• 2 Tablespoons salted or unsalted butter (cold and cut into cubes)
  • 2 Tablespoons shortening I use non-hydrogenated
  • 1 cup cold buttermilk
  • extra buttermilk for brushing tops


  • Preheat oven to 450 degrees F.
  • In a large mixing bowl, whisk together flour, baking powder, baking soda, and salt.
  • Using a pastry blender or your fingertips, quickly cut shortening and butter into flour mixture until combined until you have various sizes no larger than peas. This should also take less than a minute.
  • Make a well in the center of the flour and pour in the buttermilk.
  • Working from the outside in, bring the flour into the center with a large spoon, scooping and turning bowl until the buttermilk is incorporated into the flour. (Use a light hand here, we are simply gently tossing the flour together with the buttermilk until it’s combined)
  • Turn the wet sticky dough out onto a well-floured surface. Keep a small pile of extra flour on hand to add to your surface or your hands as needed.
  • Flour your hands and bring the dough together, then lightly fold it in half in a gentle kneading motion.
  • Do this about 5-7 times until your dough comes together and is beginning to feel smooth.
  • Pat dough out to about an inch thick.
  • Using a floured cutter, cut the dough into desired sizes.
  • Turn biscuits upside down and place onto an ungreased baking sheet, close together but not touching.
  • Brush tops with a little buttermilk
  • Bake until they have risen nice and tall and are golden brown on top, about 15 minutes. Serve warm.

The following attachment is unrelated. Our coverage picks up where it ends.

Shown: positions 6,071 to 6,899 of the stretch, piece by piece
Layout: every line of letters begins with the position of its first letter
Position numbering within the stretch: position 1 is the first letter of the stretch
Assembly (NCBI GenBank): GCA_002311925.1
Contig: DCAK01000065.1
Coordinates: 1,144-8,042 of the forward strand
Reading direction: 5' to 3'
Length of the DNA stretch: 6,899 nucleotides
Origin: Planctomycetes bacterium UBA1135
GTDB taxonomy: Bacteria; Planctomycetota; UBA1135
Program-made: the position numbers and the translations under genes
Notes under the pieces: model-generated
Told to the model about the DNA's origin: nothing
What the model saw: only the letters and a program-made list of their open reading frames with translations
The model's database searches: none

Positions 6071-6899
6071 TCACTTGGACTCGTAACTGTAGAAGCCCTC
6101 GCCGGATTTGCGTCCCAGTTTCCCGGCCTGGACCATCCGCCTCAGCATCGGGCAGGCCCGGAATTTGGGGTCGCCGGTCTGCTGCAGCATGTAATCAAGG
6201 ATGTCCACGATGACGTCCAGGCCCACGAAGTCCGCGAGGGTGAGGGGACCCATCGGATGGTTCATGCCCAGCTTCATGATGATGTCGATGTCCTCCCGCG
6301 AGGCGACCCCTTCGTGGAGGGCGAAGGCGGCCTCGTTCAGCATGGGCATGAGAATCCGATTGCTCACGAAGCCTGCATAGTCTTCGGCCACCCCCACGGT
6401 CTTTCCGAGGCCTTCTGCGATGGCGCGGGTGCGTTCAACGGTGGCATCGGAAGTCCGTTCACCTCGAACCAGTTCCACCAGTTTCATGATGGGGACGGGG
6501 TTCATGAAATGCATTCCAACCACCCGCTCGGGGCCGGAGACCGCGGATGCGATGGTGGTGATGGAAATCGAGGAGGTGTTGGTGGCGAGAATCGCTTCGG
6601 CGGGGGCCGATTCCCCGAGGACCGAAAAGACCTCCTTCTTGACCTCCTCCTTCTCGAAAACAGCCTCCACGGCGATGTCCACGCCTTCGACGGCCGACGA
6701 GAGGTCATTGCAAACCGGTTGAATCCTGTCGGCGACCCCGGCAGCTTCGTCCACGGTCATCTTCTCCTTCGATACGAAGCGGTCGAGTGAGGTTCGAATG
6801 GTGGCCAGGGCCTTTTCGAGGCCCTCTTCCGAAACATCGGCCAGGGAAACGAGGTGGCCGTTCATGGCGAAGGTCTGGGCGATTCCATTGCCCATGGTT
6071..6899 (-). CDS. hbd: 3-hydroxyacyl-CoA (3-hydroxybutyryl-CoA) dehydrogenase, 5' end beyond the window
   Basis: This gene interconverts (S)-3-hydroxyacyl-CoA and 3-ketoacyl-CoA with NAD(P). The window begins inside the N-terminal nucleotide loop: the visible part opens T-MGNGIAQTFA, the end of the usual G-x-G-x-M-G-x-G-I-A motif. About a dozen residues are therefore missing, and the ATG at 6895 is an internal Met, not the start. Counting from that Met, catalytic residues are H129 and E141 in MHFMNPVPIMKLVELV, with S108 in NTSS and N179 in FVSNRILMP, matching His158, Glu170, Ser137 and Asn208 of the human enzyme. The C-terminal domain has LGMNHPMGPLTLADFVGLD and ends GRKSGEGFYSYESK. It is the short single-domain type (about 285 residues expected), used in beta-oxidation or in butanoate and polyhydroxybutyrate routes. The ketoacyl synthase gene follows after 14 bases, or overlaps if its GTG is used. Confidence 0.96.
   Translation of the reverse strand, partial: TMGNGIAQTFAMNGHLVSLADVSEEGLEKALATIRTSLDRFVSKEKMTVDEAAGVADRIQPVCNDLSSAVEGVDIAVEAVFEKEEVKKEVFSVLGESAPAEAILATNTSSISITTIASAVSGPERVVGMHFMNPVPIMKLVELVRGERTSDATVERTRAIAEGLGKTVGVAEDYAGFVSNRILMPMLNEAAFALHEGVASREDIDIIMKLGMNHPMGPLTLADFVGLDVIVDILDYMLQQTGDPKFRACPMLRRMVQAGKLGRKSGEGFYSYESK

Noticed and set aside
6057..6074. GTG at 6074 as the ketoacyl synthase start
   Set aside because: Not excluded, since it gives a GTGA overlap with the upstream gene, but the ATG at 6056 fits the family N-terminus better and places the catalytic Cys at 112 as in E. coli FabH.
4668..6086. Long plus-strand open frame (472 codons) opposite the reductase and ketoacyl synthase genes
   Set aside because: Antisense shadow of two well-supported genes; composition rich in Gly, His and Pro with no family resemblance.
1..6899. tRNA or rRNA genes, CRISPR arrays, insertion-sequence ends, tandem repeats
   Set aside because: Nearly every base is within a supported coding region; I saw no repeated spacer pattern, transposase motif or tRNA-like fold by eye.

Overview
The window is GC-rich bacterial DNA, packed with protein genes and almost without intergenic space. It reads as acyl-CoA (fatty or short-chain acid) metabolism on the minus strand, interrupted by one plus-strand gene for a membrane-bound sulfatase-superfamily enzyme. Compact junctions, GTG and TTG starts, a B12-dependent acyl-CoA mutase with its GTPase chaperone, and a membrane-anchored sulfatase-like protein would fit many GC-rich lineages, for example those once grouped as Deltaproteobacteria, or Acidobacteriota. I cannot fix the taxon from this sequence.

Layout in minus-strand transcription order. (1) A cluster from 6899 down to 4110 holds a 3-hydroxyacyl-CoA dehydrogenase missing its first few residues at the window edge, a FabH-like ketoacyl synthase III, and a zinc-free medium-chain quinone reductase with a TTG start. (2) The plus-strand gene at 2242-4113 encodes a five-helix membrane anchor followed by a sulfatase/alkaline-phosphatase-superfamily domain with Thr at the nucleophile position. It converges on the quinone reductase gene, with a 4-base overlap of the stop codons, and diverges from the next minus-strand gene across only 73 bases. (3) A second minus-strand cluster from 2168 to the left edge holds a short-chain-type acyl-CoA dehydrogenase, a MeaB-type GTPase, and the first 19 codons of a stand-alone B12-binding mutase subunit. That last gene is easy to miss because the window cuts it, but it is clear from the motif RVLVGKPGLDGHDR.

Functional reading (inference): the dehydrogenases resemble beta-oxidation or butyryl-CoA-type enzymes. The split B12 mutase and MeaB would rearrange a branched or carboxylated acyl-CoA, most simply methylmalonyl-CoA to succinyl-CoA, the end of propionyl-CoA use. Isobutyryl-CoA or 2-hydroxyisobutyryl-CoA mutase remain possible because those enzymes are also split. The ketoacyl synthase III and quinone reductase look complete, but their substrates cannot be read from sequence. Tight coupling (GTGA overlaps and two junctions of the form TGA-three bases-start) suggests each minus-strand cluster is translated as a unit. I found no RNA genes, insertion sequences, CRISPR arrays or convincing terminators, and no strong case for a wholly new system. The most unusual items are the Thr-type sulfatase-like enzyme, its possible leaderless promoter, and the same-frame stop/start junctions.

I have found that it’s a MUST to use White Lily flour in this recipe. I have tried other flours and they have come out tough and less flavorful.


Calories: 188kcal | Carbohydrates: 26g | Protein: 4g | Fat: 7g | Saturated Fat: 3g | Cholesterol: 11mg | Sodium: 311mg | Potassium: 276mg | Fiber: 1g | Sugar: 2g | Vitamin A: 137IU | Calcium: 126mg | Iron: 2mg

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  1. Reply

    Nothing better than a good biscuit..:)

    1. Reply

      You said it, BJ! Thanks for stopping by!

  2. Reply

    These are my kind of biscuits. I make mine almost identical to this. I do fold fine several times like a letter instead of just in half. It makes so much difference to fold the dough. I also use butter and non hydrogenated shortening. YUM!!!

    Just came across your blog from Making Meals Ahead I think is the right name. HA!!5 stars

    1. Reply

      Gotta love homemade biscuits, right? Thanks so much for stopping by Charlotte!

  3. Reply

    I love biscuits! We tried making some homemade biscuits for Thanksgiving…yeah they didn’t turn out. Maybe we should try this recipe instead. 🙂

    1. Reply

      Stephanie, I have had my biscuit failures too! This recipe works for me every time. Thanks for stopping by!

  4. Reply

    […] Homemade Biscuits by Don’t Sweat the Recipe (twice featured, yay) […]

  5. Reply

    Can these be made ahead and at what stage can I stop?

    1. Reply

      Hi, Lois! I have never made these ahead, I always bake right away. But you could make the recipe through the cutting process, place on a baking sheet and freeze them until ready to bake. When ready to bake allow to thaw for a few minutes while your oven preheats and then bake. I hope this helps, please let me know how they turn out. 🙂

  6. Reply

    I am a bit disappointed. My biscuits turned out very dry. I followed the recipe step by step but I used sour cream diluted as directed b/c I did not have buttermilk. Any ideas why they are dry??3 stars

    1. Reply

      Skeeter, I’ve never used diluted sour cream. I always use buttermilk. Or you can make a substitute for buttermilk by adding 1 Tablespoon of vinegar or lemon juice into a measuring cup and then add milk until it measures 1 cup. Also be sure you measure the flour properly. Use a spoon to fluff up the flour within the container. Use a spoon to scoop the flour into the measuring cup. Use a knife or other straight-edged utensil to level the flour across the measuring cup. Too much flour could make the biscuits dry. I hope this helps!